At the Sign of the Black & White Cow
This building, now repurposed as a private residence, was originally constructed in 1938 to serve as the farm store for the Van Hoosen Farm, a well-known dairy operation run by master farmer Dr. Sarah Van Hoosen Jones. The building served as a farm store until 1952, when Jones retired from farming. The store's name references the farm's black-and-white Holstein cattle. The building is part of the Stony Creek Historic District, which was listed on the National Register of Historic Places in 1972.
Backstory and Context
Dr. Sarah Van Hoosen Jones, a master farmer and the first woman in the nation to earn a doctorate in animal genetics, operated the Van Hoosen dairy farm in the village of Stony Creek. She was the fifth generation of the Taylor-Van Hoosen-Jones family to run the farm, which won numerous awards under Dr. Jones' stewardship. In 1938, she opened this farm store to sell eggs, milk, and other products of the Van Hoosen farm, as well as kitchen products from her neighbors in Stony Creek. She named the store "At the Sign of the Black & White Cow" in reference to Van Hoosen farm's prized Holstein herd.
The building was constructed using locally harvested stone and salvaged materials. It was meant to be used as a combination farm office, retail store, and tenant residence. The Rochester Era reported on the store's grand opening in June 1938, saying: "Upwards of 500 people registered at the opening of Miss Sarah Van Hoosen Jones' new venture, 'Sign of the Black and White Cow,' at Stoney Creek last Saturday and Sunday." The retail store operated for fourteen years, until Sarah Van Hoosen Jones' retirement from farming in 1952. The building is now a private residence.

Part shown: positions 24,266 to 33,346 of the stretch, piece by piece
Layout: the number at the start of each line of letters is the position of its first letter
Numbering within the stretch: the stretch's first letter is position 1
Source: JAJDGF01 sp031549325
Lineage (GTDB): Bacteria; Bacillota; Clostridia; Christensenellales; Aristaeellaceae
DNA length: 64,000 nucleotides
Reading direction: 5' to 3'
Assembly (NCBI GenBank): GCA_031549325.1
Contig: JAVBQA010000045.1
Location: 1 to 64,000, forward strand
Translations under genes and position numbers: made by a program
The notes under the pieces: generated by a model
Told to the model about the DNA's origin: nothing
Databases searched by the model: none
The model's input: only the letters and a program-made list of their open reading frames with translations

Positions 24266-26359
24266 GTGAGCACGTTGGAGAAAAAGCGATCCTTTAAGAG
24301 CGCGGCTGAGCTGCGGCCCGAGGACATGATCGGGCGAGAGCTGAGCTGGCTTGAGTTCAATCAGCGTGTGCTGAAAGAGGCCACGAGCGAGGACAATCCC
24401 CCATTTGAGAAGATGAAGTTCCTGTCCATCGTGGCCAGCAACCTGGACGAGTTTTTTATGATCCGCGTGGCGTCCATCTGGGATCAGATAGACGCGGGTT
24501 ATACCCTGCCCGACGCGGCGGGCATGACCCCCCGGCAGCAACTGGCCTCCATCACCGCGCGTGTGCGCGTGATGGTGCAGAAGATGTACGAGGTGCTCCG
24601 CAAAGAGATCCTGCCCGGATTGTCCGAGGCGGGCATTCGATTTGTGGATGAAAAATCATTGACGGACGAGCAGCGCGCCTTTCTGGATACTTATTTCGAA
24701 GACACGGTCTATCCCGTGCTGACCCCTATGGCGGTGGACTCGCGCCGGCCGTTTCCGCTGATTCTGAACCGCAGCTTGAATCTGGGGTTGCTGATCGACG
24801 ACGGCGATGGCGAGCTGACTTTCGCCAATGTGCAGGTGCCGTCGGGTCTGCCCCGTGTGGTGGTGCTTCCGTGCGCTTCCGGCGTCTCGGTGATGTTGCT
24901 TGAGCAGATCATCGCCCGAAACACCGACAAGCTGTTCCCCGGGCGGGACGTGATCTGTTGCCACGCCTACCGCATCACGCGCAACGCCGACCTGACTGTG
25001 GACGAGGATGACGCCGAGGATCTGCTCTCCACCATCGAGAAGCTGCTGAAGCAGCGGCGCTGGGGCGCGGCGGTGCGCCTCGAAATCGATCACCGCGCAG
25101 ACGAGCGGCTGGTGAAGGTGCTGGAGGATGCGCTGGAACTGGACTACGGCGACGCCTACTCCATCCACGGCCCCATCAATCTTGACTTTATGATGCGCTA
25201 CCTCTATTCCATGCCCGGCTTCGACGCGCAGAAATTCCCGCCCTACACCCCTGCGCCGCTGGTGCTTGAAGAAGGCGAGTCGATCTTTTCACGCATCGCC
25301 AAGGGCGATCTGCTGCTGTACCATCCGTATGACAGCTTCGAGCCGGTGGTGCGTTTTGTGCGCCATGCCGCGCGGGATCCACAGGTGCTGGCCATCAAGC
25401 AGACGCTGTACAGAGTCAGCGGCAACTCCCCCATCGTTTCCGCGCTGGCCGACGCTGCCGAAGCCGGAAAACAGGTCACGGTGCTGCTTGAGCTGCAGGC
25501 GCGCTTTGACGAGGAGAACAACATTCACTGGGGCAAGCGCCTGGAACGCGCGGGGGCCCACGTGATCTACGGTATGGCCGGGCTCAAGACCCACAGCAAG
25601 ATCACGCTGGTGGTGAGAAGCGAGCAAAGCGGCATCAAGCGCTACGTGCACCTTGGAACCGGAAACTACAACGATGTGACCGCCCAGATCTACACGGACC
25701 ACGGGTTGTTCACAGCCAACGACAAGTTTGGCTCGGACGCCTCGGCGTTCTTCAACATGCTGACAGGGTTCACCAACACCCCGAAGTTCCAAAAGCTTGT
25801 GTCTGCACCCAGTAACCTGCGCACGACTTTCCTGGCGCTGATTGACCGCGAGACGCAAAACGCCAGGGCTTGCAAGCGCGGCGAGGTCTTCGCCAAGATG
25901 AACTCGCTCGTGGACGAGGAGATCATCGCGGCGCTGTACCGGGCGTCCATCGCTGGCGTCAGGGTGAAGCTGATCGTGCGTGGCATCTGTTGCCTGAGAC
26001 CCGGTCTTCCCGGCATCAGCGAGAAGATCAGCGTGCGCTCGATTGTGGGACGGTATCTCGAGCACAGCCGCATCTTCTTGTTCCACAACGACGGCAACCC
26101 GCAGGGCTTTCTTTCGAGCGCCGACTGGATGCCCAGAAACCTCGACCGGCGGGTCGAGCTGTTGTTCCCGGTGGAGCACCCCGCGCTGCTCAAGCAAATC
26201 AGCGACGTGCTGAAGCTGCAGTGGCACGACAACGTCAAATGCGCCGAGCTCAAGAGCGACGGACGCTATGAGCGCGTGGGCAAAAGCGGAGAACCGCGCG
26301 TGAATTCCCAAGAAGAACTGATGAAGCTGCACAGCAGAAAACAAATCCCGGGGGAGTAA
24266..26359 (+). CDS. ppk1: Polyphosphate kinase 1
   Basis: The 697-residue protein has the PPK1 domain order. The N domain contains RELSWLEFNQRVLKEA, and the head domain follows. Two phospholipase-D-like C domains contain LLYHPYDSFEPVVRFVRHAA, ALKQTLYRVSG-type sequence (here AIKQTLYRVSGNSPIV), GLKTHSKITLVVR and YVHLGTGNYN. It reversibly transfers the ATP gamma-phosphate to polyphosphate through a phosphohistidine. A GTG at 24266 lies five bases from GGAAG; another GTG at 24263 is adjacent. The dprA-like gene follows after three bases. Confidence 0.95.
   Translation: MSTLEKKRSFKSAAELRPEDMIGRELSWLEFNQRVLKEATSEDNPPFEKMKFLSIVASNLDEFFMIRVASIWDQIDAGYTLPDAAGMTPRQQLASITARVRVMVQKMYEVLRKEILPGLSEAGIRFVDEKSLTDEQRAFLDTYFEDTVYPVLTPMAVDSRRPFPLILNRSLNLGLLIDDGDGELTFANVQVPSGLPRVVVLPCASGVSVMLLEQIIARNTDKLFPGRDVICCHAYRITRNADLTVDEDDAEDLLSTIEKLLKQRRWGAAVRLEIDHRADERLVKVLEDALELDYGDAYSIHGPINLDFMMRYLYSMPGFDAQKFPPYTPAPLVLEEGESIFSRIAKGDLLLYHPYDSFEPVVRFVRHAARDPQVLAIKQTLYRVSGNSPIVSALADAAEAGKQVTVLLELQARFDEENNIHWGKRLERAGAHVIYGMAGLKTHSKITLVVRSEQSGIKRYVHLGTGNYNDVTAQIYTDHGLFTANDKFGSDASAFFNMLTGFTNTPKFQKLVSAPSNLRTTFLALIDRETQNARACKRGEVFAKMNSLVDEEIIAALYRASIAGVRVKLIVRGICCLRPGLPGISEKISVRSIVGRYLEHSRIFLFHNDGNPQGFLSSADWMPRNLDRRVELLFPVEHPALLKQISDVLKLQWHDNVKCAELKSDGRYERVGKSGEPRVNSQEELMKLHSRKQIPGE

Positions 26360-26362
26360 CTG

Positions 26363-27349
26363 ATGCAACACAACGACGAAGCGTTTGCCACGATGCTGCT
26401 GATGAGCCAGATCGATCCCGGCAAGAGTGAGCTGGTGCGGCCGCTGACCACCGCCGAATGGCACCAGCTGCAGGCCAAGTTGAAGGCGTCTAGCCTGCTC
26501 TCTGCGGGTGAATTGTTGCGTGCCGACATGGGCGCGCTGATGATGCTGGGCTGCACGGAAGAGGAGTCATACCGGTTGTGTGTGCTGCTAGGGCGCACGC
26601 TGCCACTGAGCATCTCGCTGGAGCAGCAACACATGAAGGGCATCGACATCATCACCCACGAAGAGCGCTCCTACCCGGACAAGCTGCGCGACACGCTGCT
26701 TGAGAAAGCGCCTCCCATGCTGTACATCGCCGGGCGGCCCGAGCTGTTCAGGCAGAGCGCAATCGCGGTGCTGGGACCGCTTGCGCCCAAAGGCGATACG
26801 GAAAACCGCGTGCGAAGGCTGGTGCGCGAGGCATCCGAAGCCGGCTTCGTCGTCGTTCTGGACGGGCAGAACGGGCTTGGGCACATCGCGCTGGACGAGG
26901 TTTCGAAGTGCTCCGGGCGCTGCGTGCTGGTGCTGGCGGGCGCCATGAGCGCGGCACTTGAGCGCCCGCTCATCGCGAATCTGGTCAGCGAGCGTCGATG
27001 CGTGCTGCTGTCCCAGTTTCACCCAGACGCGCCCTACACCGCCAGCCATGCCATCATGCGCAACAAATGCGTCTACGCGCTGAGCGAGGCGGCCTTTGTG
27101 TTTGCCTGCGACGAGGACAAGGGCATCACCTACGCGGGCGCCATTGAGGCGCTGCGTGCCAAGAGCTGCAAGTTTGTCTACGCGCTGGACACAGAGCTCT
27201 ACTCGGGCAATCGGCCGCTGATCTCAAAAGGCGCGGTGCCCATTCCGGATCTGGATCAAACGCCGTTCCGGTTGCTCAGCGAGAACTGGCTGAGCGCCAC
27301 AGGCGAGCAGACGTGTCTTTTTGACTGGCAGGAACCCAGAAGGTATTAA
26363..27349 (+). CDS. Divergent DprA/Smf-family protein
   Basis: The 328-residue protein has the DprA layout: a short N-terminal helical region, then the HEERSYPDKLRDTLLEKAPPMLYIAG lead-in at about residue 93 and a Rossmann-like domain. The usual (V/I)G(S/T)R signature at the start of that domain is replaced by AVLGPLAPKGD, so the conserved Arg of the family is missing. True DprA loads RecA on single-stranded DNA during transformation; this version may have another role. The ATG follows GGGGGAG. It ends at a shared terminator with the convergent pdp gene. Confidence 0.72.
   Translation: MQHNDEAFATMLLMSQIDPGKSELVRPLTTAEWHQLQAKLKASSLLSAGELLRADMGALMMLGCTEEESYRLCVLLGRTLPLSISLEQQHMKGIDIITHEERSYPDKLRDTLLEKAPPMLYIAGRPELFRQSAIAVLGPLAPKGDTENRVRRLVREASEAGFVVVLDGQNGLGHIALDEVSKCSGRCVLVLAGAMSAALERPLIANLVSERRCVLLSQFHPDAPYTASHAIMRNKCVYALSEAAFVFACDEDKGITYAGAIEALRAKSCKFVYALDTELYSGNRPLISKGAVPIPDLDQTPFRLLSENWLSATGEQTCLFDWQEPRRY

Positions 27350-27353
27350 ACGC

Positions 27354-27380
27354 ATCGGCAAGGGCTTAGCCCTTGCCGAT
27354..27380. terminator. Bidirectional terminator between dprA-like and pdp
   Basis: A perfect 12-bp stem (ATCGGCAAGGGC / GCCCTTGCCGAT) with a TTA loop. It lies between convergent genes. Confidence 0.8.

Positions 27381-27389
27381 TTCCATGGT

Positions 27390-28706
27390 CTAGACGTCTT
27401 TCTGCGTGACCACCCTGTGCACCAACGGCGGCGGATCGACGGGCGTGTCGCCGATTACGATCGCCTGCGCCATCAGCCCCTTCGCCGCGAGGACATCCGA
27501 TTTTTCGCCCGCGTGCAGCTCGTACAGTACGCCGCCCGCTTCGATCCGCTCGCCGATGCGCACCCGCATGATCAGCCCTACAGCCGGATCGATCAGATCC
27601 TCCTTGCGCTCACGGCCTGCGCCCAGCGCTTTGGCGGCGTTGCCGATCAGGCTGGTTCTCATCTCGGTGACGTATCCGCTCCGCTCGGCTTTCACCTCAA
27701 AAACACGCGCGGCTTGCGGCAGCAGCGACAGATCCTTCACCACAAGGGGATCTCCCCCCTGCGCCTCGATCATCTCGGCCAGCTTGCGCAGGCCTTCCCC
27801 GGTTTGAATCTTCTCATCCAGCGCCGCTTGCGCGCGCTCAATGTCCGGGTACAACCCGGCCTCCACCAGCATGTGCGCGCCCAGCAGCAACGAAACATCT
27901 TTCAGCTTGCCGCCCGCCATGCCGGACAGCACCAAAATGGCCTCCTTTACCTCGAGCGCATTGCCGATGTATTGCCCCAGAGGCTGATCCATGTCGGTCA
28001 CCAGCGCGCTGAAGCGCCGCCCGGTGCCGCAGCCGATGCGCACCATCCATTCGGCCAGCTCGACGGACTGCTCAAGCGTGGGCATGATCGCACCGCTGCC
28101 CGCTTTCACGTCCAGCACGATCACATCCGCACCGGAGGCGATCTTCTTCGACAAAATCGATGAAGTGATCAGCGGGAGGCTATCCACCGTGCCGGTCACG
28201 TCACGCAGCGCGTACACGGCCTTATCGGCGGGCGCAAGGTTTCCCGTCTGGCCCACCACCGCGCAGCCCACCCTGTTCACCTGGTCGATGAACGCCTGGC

At the Sign of the Black & White Cow, the Van Hoosen farmhouse and associated buildings, and several other buildings in the Stony Creek village were listed as a district on the National Register of Historic Places in 1972.
Almond, Mary Beth. "Historical Rochester Hills Home Looks Toward the Future," Rochester Post, August 6, 2019.
"Rumor Around Rochester-Romeo Way," Detroit Free Press, November 24, 1952, p.22.
Jones, Sarah Van Hoosen. Chronicle of Van Hoosen Centenary Farm. Ann Arbor, Mich.: Printed by Edwards Bros., 1969, pp.112-121.
Crumb, Edith B. "Country Store Thrives on Molasses Cookies," Detroit News, July 17, 1949, p.6.
"Farm Store Opening June 11-12," Rochester Clarion, June 3, 1938.
"Upwards of 500 people registered at the opening of Miss Sarah Van Hoosen Jones' new venture...," Rochester Era, June 17, 1938, p.8.
Rochester Era, July 15, 1938